The three appeals court judges on the special panel that appointed a new independent counsel in the politically charged Whitewater investigation Friday include two who were named to the federal bench by Republican presidents. One, Judge David B. Sentelle of the U.S. Court of Appeals for the District of Columbia, is a native North Carolinian and avid supporter of conservative Sen. Jesse Helms (R-N.C.). The other two, Judge Joseph Sneed of the U.S.
NEWS
August 7, 1990 | Associated Press
Supreme Court Justice Thurgood Marshall was released from a hospital Monday, five days after he fell in the lobby of a Chicago hotel, a court spokeswoman said. Marshall, 82, had undergone tests and observation at National Naval Medical Center at Bethesda, Md., the spokeswoman said.
NEWS
August 4, 1993 | RICHARD C. PADDOCK, TIMES STAFF WRITER
The execution of murderer David Edwin Mason, scheduled to take place in 20 days, was blocked Tuesday by a federal judge despite the prisoner's wish that he be put to death. U.S. District Judge Ronald M. Whyte stayed the execution while a lawsuit challenging Mason's mental competence to volunteer for the gas chamber is heard by the U.S. 9th Circuit Court of Appeals. Mason's attorney said he would join with the office of Atty. Gen.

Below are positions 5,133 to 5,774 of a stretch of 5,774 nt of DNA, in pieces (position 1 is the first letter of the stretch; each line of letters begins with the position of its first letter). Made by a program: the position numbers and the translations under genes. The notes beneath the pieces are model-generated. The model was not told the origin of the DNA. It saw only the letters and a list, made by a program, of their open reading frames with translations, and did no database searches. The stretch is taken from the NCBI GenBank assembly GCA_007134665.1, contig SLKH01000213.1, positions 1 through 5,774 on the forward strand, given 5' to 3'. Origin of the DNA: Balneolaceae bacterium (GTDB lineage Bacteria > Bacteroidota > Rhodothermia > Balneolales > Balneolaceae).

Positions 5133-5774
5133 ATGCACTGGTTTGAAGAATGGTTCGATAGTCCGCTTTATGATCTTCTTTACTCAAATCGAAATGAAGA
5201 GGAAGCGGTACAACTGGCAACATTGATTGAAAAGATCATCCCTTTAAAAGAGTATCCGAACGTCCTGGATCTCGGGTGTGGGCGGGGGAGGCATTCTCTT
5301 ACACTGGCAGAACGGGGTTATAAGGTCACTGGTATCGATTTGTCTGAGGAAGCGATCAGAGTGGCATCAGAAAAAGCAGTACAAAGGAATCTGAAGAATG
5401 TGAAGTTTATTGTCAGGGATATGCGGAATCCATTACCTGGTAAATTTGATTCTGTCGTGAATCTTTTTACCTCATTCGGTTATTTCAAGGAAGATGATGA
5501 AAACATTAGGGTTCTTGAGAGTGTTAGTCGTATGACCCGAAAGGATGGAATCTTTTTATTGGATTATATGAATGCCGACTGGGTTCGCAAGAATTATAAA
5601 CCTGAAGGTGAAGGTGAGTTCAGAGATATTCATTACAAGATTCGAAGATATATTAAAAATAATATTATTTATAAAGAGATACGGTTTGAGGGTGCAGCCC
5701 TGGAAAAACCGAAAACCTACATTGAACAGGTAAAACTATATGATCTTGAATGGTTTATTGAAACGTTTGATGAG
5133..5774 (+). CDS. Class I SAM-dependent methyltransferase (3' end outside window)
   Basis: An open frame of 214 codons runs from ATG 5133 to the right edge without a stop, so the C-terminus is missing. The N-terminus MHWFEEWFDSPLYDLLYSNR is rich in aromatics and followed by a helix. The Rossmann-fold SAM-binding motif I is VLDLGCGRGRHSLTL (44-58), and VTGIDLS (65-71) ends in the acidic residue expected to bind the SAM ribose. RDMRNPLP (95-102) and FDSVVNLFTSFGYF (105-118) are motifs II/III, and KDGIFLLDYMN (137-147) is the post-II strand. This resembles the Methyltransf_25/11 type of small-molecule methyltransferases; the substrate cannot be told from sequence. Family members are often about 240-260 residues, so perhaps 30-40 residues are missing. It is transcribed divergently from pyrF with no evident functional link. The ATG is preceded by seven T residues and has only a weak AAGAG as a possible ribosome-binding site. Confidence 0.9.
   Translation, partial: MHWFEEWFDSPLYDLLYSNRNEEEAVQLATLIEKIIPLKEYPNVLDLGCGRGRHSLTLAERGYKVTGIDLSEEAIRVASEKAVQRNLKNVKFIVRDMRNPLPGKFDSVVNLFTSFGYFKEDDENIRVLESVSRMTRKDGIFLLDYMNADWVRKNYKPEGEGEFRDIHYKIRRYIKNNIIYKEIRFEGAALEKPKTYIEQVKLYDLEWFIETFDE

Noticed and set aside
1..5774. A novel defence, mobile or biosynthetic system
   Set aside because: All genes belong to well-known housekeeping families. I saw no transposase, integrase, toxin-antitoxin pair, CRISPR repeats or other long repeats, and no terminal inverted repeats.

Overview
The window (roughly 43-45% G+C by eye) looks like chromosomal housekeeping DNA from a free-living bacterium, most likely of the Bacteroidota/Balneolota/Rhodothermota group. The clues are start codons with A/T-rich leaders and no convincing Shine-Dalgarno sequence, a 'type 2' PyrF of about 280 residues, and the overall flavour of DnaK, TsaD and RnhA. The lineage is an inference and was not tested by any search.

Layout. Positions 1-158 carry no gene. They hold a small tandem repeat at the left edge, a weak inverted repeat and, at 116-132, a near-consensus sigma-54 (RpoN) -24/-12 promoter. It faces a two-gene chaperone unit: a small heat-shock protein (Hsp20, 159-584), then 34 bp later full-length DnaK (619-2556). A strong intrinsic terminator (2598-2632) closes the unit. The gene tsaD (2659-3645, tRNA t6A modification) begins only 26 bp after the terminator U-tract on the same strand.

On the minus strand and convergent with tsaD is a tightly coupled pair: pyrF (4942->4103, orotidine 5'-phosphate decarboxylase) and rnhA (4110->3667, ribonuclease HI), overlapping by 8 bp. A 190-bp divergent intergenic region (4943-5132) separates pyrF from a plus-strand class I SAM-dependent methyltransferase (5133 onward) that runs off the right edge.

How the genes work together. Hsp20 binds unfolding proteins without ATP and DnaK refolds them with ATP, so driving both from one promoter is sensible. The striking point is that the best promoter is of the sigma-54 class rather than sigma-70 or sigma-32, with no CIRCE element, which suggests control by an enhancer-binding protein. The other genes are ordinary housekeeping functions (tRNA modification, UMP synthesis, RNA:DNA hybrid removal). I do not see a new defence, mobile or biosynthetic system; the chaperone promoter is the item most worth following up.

SPORTS
February 19, 1992 | RANDY HARVEY
Even before the women's figure skating begins tonight, it might appear as if the United States is disadvantaged because it is not represented on the nine-judge panel. But U.S. Figure Skating Assn. officials do not seem particularly concerned. One reason, they say, is that the United States did not have a judge at the women's competition in last year's World Championship at Munich, Germany, where Americans Kristi Yamaguchi, Tonya Harding and Nancy Kerrigan swept the medals.
CALIFORNIA | LOCAL
January 2, 2005
Animation Trophy: Trader Joe's' "Family Outing," for best animation and motion. Isabella Coleman Trophy: FTD's "Garden of Dreams," for best presentation of color and color harmony through floral use. Craftsman Trophy: American Honda Motor Co.'s "Families Across America," for exceptional showmanship and dramatic impact in floats longer than 55 feet.
ENTERTAINMENT
January 30, 1997 | LEO SMITH, TIMES STAFF WRITER
Gerardo Perez, his father, two brothers and a cousin apparently like the idea of operating family-run gourmet restaurants. Only a year ago, the Perez family opened Verona Trattoria Italian restaurant in Camarillo. Response has been so positive that last month they added Pompeii Trattoria, a French-Italian restaurant also in Camarillo, to the list. And a third establishment may not be far behind.